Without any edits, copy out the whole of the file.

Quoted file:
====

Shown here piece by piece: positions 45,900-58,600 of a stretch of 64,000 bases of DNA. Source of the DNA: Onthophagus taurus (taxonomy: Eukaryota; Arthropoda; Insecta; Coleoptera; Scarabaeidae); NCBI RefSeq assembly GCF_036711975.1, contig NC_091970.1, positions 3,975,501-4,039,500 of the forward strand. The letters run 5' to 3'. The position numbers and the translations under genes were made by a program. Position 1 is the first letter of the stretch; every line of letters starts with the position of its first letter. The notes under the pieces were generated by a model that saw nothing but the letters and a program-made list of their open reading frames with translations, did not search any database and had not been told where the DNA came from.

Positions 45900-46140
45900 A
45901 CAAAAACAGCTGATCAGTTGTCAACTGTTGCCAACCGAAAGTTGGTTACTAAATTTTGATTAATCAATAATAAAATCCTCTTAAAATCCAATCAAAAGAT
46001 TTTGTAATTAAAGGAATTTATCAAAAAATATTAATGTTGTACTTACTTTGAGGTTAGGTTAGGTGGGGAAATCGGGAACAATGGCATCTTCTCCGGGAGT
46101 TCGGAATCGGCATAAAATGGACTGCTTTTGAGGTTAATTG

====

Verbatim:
Shown here piece by piece: positions 45,900-58,600 of a stretch of 64,000 bases of DNA. Source of the DNA: Onthophagus taurus (taxonomy: Eukaryota; Arthropoda; Insecta; Coleoptera; Scarabaeidae); NCBI RefSeq assembly GCF_036711975.1, contig NC_091970.1, positions 3,975,501-4,039,500 of the forward strand. The letters run 5' to 3'. The position numbers and the translations under genes were made by a program. Position 1 is the first letter of the stretch; every line of letters starts with the position of its first letter. The notes under the pieces were generated by a model that saw nothing but the letters and a program-made list of their open reading frames with translations, did not search any database and had not been told where the DNA came from.

Positions 45900-46140
45900 A
45901 CAAAAACAGCTGATCAGTTGTCAACTGTTGCCAACCGAAAGTTGGTTACTAAATTTTGATTAATCAATAATAAAATCCTCTTAAAATCCAATCAAAAGAT
46001 TTTGTAATTAAAGGAATTTATCAAAAAATATTAATGTTGTACTTACTTTGAGGTTAGGTTAGGTGGGGAAATCGGGAACAATGGCATCTTCTCCGGGAGT
46101 TCGGAATCGGCATAAAATGGACTGCTTTTGAGGTTAATTG